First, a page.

Challenge of Teaching Empathy to Kenyans for Better Health
For those who choose the public health career path, an eye is always peeled for risk situations and poor practices. People who consciously decide to dedicate their life to need-finding and improving health often already exude several of the characteristics that lend to those tasks. Some may include, a good work ethic, the appropriate balance of cynicism and hope, or empathy—traits that are arguably a combination of nature and nurture. In this field you don’t leave your work in the office. In fact your job is likely in the field – an expansive, borderless one at that. So I couldn’t help but laugh at how typical it was when I caught myself making ever-so-Kenyan Tic’s and X’s about health do’s and don’t while on vacation in Tanzania.
After inadvertently learning a bit about health on Zanzibar, I returned to Kuria West with a fresh mind to continue working on the problems in our community (some similar and some markedly different.) Before departing the week prior, it became evident that we are still struggling with how properly address local issues through community-based education. While our team, Field Officers and Community Health Workers (CHWs) alike, have more than adequate knowledge to teach life-saving disease prevention strategies and advise on common illnesses during home visits, the messages are not yet being delivered in an effective way.
While a few of the health team members have some relevant experience, the majority happened upon the job. They were either elected by a group to be a health representative, or they recently found an opportunity for employment, which also serves a huge community need. This is not to say that their intentions are any less admirable than a person who has had the opportunity to pursue their career of choice, or that hey lack interest in preventing diseases and improving lives- quite the contrary! It is simply that ‘bedside mannerisms’ and serving as health teachers is, for the most part, a new concept and they go about their job in the way in which they are accustomed—much like I continued my customary thought process even while on vacation. Looking for cues and constant ‘health awareness’ is not yet part of a regular repertoire for our team. And for most, an empathic approach and showing emotion is culturally frowned upon.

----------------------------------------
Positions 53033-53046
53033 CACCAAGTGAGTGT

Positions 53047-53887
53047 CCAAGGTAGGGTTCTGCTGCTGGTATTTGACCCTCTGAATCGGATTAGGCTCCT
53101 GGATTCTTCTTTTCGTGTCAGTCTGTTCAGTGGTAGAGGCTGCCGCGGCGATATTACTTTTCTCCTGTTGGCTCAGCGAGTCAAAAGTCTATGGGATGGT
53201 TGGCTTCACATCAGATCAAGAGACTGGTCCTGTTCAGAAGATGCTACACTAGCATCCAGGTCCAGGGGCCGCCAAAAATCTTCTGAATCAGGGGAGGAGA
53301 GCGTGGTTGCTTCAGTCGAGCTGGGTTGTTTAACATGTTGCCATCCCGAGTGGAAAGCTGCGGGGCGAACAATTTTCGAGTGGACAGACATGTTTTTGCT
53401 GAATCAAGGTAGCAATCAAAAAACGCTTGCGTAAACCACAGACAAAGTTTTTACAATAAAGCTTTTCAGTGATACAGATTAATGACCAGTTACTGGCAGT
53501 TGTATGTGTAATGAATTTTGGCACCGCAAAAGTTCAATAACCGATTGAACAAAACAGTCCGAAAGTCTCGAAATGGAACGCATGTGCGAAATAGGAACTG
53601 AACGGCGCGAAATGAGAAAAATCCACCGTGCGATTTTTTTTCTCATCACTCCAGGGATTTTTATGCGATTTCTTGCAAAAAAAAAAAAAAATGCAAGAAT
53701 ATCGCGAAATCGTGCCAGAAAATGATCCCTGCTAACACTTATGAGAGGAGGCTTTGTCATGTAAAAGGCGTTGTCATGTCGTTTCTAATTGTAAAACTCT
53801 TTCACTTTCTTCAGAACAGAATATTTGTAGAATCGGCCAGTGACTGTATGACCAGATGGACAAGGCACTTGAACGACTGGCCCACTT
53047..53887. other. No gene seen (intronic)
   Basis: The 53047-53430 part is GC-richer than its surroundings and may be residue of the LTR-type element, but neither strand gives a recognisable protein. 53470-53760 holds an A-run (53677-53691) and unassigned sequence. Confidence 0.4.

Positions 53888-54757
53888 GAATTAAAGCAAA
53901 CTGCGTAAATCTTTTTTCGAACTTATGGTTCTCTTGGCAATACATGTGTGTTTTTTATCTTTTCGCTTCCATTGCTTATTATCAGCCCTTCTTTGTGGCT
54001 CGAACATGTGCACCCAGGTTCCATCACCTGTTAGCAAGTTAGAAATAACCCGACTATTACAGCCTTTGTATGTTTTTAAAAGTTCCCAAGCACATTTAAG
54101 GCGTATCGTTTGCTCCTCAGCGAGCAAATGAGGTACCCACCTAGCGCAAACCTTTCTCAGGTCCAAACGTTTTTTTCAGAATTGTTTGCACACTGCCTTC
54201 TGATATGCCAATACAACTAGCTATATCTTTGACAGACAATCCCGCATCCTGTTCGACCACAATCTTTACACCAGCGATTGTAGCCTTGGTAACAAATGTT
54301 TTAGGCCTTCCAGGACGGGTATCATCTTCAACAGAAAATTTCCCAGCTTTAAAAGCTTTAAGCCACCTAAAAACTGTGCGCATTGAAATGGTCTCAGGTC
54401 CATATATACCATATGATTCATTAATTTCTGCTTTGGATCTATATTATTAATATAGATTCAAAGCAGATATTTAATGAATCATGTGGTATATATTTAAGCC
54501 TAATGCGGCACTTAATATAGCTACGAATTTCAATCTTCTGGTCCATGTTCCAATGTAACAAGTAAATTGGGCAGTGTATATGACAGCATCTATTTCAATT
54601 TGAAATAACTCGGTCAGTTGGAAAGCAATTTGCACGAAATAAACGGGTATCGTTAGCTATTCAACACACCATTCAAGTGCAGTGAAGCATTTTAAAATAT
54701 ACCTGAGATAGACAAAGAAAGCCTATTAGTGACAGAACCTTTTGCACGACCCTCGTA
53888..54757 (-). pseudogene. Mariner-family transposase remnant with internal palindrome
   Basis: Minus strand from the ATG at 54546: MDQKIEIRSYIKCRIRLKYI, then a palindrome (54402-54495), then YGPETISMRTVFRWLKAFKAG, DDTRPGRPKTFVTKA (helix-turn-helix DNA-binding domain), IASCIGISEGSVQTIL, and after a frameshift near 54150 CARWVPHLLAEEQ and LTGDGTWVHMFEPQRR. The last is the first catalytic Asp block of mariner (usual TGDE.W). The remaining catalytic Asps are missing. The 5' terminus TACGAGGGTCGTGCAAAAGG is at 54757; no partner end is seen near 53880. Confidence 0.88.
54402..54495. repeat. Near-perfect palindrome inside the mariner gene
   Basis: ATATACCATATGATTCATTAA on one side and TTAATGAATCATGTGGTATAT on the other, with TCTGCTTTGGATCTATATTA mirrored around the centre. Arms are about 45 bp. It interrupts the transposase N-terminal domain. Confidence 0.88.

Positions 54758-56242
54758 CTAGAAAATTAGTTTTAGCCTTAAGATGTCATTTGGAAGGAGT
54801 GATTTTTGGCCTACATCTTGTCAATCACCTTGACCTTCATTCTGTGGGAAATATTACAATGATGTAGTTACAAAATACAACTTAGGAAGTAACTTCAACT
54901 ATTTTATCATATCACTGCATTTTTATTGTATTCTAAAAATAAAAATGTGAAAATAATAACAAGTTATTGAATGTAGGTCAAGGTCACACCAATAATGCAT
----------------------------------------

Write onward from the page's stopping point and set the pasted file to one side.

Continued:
The sad truth is Kurians are accustomed to illness and death on an alarmingly regular basis. After watching some of the officer’s demeanor in the field and in recent “mock homevisits,” I couldn’t help but think that a certain hardening that ultimately lends to the appearance or actual lack of empathy due to the realities of their lives has the potential to place a weighty burden on the ability to address individual needs of community members.
Is empathy, or the body language that goes with it, the missing ingredient in our proposed CHW recipe? U.S.-based research points to the value of this communication component and the fact that it is teachable and learnable. In fact, most medical schools in America now include courses dedicated to bedside manner. But can this data be applied to a culture that instills stoicism from an early age, and whose daily experiences and though-processes differ from the studied sample? Is empathy even a necessary trait to perform well as a community health worker in a place where emotions are suppressed? Or does a pragmatic understanding of the reality give the context that is needed? And if so, how is that harnessed?
Surely it must be a combination, though it begs the question: for those who are hardened from the burden of disease in their own lives, and those who a simply of a tougher, C’est la vie mentality, can empathy actually be learned and effectively integrated? And, if so, how is it taught so that it is not a canned response and is culturally relevant?